Date

2013

Document Type

Dissertation

Degree

Doctor of Philosophy

Department

Structural Engineering

First Adviser

Frangopol, Dan M.

Other advisers/committee members

Wilson, John L.; Sause, Richard; Naito, Clay J.; Casas, Joan R.

Abstract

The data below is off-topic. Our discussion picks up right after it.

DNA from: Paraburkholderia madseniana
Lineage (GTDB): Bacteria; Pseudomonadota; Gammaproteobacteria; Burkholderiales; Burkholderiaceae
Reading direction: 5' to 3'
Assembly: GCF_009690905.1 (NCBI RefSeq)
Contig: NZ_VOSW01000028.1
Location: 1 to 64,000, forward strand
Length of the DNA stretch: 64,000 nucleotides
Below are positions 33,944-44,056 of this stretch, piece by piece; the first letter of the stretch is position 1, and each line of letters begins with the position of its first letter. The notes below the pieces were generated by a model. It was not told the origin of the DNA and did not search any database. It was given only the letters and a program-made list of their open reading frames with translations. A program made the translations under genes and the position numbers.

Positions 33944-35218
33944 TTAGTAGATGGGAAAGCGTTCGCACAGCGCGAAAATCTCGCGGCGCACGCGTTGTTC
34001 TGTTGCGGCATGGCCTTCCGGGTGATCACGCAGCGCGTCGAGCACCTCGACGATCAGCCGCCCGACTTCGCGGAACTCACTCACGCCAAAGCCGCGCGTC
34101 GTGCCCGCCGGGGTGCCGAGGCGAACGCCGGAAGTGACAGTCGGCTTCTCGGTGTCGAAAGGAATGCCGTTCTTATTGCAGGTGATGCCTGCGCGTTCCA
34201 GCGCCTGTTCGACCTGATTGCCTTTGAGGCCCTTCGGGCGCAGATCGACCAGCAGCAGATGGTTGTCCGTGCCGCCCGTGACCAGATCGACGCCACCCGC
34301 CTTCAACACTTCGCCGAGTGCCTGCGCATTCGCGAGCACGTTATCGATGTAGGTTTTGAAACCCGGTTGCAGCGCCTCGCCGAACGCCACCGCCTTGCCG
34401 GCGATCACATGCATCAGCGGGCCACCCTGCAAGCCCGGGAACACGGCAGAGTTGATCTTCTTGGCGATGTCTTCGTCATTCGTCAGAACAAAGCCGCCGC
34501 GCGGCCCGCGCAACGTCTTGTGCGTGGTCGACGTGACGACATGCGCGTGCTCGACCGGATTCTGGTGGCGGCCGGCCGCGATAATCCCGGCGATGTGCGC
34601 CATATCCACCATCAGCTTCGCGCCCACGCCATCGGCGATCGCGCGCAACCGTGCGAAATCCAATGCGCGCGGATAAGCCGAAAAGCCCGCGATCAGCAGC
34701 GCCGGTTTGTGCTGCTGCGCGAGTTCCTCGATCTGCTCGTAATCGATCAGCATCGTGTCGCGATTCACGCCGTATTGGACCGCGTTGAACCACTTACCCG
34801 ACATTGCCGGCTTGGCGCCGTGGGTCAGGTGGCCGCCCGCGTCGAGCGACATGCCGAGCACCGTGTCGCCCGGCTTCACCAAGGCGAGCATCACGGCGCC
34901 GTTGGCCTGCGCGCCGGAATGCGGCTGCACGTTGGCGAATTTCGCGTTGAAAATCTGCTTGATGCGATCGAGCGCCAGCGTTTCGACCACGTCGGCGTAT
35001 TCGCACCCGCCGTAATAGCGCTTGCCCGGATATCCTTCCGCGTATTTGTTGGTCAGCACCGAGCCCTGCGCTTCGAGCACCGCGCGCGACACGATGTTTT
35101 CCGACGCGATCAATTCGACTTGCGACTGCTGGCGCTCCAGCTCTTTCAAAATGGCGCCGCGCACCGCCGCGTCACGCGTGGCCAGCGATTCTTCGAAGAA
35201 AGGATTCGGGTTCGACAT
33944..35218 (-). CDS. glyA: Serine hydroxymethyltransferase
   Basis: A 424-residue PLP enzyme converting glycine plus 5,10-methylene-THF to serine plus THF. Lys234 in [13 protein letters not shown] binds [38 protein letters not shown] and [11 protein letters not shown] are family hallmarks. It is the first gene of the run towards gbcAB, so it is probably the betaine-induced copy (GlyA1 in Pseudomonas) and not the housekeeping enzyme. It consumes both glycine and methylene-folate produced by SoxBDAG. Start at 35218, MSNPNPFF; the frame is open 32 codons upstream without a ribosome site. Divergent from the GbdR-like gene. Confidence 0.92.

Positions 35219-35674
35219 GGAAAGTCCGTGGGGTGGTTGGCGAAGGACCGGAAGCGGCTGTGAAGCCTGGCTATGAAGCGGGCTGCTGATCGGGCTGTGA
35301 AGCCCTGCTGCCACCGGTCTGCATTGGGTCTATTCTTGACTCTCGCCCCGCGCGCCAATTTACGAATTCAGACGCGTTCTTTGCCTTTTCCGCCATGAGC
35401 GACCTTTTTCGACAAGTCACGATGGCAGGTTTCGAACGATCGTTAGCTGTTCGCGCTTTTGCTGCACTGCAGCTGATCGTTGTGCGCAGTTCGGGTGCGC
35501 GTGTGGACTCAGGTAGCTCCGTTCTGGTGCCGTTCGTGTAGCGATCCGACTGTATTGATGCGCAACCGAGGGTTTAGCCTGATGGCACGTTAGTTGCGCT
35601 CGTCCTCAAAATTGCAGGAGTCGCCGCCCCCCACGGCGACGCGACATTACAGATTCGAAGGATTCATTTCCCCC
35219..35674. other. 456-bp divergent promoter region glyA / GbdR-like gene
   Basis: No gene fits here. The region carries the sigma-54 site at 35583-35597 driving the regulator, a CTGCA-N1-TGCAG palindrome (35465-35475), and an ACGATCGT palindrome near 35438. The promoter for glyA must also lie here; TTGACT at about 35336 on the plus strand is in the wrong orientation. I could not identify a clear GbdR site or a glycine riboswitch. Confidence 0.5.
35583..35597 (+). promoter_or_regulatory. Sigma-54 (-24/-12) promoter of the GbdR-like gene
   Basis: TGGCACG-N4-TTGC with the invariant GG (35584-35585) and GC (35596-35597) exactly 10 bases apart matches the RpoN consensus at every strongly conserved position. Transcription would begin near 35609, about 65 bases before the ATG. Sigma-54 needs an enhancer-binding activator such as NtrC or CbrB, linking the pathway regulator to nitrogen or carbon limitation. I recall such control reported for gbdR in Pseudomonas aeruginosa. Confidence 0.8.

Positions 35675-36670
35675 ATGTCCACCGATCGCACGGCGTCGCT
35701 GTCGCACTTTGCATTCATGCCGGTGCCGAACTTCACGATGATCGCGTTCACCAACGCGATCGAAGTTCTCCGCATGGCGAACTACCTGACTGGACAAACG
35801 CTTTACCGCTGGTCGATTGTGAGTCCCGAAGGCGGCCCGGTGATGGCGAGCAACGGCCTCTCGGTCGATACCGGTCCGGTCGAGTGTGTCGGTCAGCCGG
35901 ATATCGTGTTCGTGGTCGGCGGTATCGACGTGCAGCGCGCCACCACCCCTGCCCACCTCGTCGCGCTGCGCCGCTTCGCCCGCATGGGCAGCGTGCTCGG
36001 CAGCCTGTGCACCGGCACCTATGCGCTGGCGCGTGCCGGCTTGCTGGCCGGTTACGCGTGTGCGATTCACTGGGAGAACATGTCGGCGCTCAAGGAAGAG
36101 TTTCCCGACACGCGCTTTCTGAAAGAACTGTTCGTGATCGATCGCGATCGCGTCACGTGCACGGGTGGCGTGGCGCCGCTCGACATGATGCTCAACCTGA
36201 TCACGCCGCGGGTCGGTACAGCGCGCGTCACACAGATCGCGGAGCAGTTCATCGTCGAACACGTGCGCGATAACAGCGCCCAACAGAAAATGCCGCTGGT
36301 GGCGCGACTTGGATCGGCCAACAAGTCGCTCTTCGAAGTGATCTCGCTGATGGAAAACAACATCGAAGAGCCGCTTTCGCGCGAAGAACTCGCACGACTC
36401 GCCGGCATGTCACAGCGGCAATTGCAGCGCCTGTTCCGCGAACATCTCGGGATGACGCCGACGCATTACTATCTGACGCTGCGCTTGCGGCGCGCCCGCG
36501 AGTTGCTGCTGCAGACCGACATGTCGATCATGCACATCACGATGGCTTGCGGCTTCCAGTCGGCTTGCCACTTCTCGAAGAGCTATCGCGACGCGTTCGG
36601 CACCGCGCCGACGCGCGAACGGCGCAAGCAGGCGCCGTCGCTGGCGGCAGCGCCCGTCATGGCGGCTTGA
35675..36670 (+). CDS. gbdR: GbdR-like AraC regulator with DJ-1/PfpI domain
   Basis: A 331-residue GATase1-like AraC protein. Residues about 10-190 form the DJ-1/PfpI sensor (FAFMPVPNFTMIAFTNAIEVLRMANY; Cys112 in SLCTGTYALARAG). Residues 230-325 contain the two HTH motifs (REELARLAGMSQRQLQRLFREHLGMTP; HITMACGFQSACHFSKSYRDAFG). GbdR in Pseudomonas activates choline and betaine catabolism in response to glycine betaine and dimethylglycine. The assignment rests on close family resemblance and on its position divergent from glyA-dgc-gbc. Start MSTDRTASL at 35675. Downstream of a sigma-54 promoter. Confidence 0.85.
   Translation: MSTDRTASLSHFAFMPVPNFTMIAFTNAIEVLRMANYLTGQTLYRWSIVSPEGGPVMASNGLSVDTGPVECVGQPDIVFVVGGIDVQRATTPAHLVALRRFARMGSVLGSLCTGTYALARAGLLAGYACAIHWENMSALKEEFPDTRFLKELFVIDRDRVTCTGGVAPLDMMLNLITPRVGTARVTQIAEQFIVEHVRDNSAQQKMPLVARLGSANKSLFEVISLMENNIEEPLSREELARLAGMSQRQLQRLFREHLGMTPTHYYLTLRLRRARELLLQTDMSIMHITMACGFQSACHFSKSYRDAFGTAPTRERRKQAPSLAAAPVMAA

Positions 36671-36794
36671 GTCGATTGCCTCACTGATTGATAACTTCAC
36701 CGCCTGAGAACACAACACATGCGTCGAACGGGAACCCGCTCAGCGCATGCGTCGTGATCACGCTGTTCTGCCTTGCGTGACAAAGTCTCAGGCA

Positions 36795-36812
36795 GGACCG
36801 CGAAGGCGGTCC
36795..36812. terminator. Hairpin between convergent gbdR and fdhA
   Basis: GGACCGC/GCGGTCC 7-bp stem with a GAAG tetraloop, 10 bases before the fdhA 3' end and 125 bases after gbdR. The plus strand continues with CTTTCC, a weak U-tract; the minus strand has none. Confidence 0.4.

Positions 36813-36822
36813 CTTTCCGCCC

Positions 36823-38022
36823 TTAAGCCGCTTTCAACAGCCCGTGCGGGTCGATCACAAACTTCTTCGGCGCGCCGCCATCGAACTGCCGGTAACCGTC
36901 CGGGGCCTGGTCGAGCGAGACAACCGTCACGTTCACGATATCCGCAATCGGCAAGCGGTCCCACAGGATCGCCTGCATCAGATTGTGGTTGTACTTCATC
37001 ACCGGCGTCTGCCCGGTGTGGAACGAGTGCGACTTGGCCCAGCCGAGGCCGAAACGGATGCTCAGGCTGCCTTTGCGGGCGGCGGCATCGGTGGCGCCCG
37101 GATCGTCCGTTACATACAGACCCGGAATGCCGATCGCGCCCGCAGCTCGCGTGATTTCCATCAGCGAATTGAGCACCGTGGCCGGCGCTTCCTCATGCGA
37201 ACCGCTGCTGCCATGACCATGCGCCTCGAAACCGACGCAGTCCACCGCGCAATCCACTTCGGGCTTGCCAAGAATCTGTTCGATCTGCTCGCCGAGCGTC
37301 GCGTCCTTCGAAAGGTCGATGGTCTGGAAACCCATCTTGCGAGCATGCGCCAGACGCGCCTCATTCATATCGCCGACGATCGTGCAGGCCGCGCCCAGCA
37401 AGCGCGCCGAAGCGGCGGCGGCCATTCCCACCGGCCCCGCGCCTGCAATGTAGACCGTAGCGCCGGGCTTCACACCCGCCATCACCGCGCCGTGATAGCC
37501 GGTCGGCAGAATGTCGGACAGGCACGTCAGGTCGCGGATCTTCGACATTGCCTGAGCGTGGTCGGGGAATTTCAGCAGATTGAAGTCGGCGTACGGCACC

Structural systems are usually subjected to progressive and/or sudden damage throughout their lifetime. Damage can cause a reduced level of safety and increase the life-cycle cost. In order to keep the safety and proper functionality of structures above prescribed thresholds, maintenance interventions should be well planned. Informed decision making for maintaining the required safety and serviceability levels of structural systems under uncertainty during their lifetime can only be achieved through integrated life-cycle management planning. Structural performance assessment and prediction, optimization of inspection and monitoring activities, updating the performance with information from inspection and monitoring, optimization of maintenance and repair activities and decision making are the main tasks of an integrated life-cycle management framework. Accurate prediction and quantification of life-cycle performance is the most critical task in a life-cycle management framework. Uncertainty is inevitable in all aspects of this framework. Aggressive environmental conditions may cause the strength of a structure to deteriorate progressively in time. The deterioration process is complex and contains high uncertainty. Therefore, probabilistic methods are required for accurate assessment of structural performance. Reliability-based performance measures are the primary tool for structural management optimization frameworks. Extreme events such as floods, earthquakes, and blasts may cause sudden damage to structures. A structure must be able to withstand local damage without experiencing disproportionate consequences. Performance measures such as reliability, redundancy, robustness, vulnerability and damage tolerance should be considered in the life-cycle management of structures. Risk-based approaches provide the means of combining the probability of structural failure with the consequences of this event. There is the need to effectively incorporate the risk-based performance measures into the life-cycle management frameworks by accounting for the probabilities of occurrence of failure events and the associated consequences using scenario-based approaches in a computationally efficient manner. The main objective of this study is to develop means for integrating the reliability-based and risk-based performance indicators in a life-cycle management framework for structures undergoing progressive and sudden damage. An approach for quantifying time-variant reliability, redundancy, vulnerability, and robustness of structural systems in a life-cycle context is developed. A methodology for quantifying lifetime risk associated with the component failure and risk-based robustness of bridge superstructures is proposed. Furthermore, a risk-based maintenance optimization methodology for deteriorating bridges to establish optimum maintenance plans is proposed. A methodology to assess the time-dependent expected losses and risk-based robustness of highway bridge networks consisting of deteriorating bridges is established. In addition, a probabilistic approach for performance assessment of ship hulls under sudden damage accounting for different operational conditions is developed. Finally, the applicable range of simple expressions based on first-order second-moment method for bridge system reliability assessment is provided by investigating the amount of error associated with these simple expressions.

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